Pls help newbie w/ speaker kit questions

Discussion in 'Home Theater Projects' started by TedS, Aug 28, 2003.

  1. TedS

    TedS Agent

    Joined:
    Aug 27, 2003
    Messages:
    28
    Likes Received:
    0
    Greetings all,

    This is my first post, so please bear with me. I've been coming here for about a year, and I've learned a lot from all of you. I've finally been convinced that DIY is the way to go for the best bang/buck.

    I've selected Dennis Murphy's MBOW1 for my first project. I wanted a bookshelf kit w/ flat FR in the $300-400 range that would be sure to blow away my current speaks (Bose 301's- don't laugh), let alone what I could buy at that price.

    Anyway, now to my questions:
    On his webpage, Dennis states a target cost of $70 for the crossover components. I've put together a parts list that comes out to ~$70 that includes:
    • Axon True Caps ($2-3 each from GR Research)
    • Sidewinder 16 Ga air core copper wire inducters ($6-7 each from Madisound)
    • Eagle metal-oxide film, non-inductive resistors ($1 each from Madisound)
    Are these all of comparable quality? Or should I spend more/less on one of these components?

    I'm also very interested in Sonicaps, but I think I'll leave that as a potential upgrade for later on to stay w/in budget.

    I'd appreciate any thoughts or comments you might have, particularly anyone who's built an MBOW1 and tried different crossover components. Thanks again for bearing with me!

    Ted
     
  2. Brian Fellmeth

    Brian Fellmeth Supporting Actor

    Joined:
    Jul 30, 2000
    Messages:
    789
    Likes Received:
    0
    Ted,

    Excellent plan, the MBOW1 is an excellent bang for buck project. Here are 2 implimentations :

    Birch MBOW1

    Walnut MBOW1

    I also used the axon true caps from GR and endorse that choice. You can save a few bucks on the inductors by looing at the Jantzen 18 guage coils from parts express, easily good enough (might confirm this by email with Dennis himself who is very good about helping) The Dayton resistors from PE are also appropriate for this project so that you don't have 3 vendors. (Not to knock Madisound in any way cause they are great). I suggest you aquire the tweeters from Dave Ellis :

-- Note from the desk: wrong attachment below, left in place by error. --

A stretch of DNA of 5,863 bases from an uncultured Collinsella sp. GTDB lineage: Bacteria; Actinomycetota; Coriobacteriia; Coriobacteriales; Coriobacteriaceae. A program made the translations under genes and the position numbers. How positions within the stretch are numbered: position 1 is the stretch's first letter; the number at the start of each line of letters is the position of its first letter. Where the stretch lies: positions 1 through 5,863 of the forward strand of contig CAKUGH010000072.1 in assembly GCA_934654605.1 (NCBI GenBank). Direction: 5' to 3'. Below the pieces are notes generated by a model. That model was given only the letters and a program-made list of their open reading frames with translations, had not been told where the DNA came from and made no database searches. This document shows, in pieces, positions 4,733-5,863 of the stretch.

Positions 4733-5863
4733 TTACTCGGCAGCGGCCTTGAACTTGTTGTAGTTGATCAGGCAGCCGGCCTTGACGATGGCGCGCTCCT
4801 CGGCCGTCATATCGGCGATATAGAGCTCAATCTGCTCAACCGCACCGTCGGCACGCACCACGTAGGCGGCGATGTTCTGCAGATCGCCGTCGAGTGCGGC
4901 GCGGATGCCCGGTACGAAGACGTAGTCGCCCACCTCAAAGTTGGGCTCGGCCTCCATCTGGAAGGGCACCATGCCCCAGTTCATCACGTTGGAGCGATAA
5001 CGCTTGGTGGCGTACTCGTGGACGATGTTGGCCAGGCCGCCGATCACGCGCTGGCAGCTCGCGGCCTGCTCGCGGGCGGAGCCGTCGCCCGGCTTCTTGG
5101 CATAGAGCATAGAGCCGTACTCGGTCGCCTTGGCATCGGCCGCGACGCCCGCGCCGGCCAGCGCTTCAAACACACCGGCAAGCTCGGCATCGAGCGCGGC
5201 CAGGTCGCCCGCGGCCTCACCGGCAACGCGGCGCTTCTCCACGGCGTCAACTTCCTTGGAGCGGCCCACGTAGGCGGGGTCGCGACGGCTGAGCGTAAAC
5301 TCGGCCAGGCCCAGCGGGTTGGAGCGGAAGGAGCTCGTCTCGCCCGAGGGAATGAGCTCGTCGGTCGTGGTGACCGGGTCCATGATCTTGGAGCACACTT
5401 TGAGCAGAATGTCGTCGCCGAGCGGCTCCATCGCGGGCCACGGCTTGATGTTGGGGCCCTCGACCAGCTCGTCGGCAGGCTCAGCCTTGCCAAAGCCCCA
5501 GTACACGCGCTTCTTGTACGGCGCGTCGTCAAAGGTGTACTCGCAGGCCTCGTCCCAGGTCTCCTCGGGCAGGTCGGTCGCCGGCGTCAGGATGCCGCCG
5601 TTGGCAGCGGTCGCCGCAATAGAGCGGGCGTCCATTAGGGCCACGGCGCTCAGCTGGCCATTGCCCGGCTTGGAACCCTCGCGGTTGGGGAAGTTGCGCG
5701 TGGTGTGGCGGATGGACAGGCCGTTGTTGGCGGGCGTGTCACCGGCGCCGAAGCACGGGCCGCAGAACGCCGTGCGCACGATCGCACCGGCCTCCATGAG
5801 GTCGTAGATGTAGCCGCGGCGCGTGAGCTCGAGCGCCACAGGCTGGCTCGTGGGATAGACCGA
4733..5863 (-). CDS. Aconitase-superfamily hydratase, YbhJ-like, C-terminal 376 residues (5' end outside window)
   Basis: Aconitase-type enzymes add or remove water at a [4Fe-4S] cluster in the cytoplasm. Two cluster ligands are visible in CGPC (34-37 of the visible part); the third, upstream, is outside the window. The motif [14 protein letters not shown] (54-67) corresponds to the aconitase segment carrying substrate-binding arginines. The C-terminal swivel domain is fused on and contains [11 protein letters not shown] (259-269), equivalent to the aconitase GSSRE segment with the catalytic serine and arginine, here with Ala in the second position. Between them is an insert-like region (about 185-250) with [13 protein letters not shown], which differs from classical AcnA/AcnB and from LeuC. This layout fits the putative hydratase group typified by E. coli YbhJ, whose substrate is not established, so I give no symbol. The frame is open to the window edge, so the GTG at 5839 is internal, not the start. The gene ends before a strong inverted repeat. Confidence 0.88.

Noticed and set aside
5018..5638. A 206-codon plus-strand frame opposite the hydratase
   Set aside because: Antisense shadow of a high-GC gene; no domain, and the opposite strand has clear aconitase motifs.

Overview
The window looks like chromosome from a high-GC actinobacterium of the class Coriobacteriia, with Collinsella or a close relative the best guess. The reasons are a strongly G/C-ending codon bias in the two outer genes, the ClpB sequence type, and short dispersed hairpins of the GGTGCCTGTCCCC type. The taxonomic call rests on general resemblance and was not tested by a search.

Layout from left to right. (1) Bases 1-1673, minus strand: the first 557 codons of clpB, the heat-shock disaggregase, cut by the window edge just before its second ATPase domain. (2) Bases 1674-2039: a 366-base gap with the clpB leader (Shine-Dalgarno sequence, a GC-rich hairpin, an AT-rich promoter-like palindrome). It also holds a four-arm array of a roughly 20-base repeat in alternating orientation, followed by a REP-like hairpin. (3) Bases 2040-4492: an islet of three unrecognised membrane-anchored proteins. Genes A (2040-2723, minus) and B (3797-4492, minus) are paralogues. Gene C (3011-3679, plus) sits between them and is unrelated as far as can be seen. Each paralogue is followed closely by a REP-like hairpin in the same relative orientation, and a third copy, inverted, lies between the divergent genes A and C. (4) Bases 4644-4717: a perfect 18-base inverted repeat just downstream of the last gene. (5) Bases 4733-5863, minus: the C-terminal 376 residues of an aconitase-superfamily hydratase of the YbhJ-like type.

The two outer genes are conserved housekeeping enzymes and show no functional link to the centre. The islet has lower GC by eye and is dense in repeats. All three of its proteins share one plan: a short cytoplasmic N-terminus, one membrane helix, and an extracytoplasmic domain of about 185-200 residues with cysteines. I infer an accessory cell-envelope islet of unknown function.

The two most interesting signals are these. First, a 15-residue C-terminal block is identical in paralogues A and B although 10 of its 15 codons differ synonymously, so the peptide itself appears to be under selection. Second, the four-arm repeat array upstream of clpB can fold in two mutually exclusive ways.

Ellis hiquiphon page

    Good luck !
     
  3. TedS

    TedS Agent

    Joined:
    Aug 27, 2003
    Messages:
    28
    Likes Received:
    0
    Brian,

    Thanks for the info and the links! It's good to get feedback from folks with some experience.
     
  4. TedS

    TedS Agent

    Joined:
    Aug 27, 2003
    Messages:
    28
    Likes Received:
    0
    A couple follow up questions:

    1) What kind of wire did you use? I keep finding that you can spend a lot of money on all these different components. I guess I'm just trying to figure out what quality/price level makes the most sense for this project and how much difference the they make on the final sound.

    2) How much of the cabinet work did you do yourself vs. had someone else do, and at what cost? I'm considering a range of possibilities between having someone like Brian at RAD do a flat kit that I assemble & finish, to having someone do the complete assembly. Of course, cost is a major factor.

    Thanks again for any thoughts!
     
  5. Brian Bunge

    Brian Bunge Producer

    Joined:
    Sep 11, 2000
    Messages:
    3,716
    Likes Received:
    0
    Ted,

    Danny uses 16 gauge oxygen-free copper speaker wire with his AV series kits.
     
  6. Brian Fellmeth

    Brian Fellmeth Supporting Actor

    Joined:
    Jul 30, 2000
    Messages:
    789
    Likes Received:
    0
    If your aiming question 2 at me, I did all of the cabinet work. Its not really DIY otherwise- a big chunk of the savings evaporates. Cutting and assembling the MDF carcass is the easy part. Veneering and finishing takes 3x longer.

    To do everything, you will need access to a saw (table saw best but doable without), a router (perferably plunge) with a beefy flush trim bit and a 1/4 spiral up cut bit, a Jaspar circle jig, some clamps and a soldering iron.

    If your motivation is only to save money, its not worth it. You must relish the process....
     
  7. TedS

    TedS Agent

    Joined:
    Aug 27, 2003
    Messages:
    28
    Likes Received:
    0
    Brian B.: Thanks for the info!

    Brian F.: I agree. I'm comfortable with the electronic side- I've had classes in linear circuits and have worked with electronics in grad school and in work. So I'm excited about assembling the crossover and drivers. The wood-working side is a little more intimidating at the moment, not having tools or much experience. If I had ready access to the tools, I think I would pick it up and enjoy it, but I'm a bit gun-shy on my first project.

    Thanks again for the input!
     
  8. MikeSRC

    MikeSRC Second Unit

    Joined:
    Jul 19, 2002
    Messages:
    369
    Likes Received:
    0
    Also, unless you intend to pursue this or other woodworking projects as a hobby, there's no need to spend the money on a table saw, router and associated blades and bits. The gluing, veneering and finishing, although difficult, do not require expensive tools. A cabinet maker or woodworking shop can cut the panels and do the routing for a reasonable price.
     
  9. TedS

    TedS Agent

    Joined:
    Aug 27, 2003
    Messages:
    28
    Likes Received:
    0
    Mike,

    That's sort of what I've been leaning towards. I don't want to invest in tools unless I know I'll be using them again. Maybe I can see if anyone I know has the tools and can show me a thing or two. Otherwise I think I'll play it safe and let someone else do at least the cutting of the MDF.

    Thanks for the input!
     

Share This Page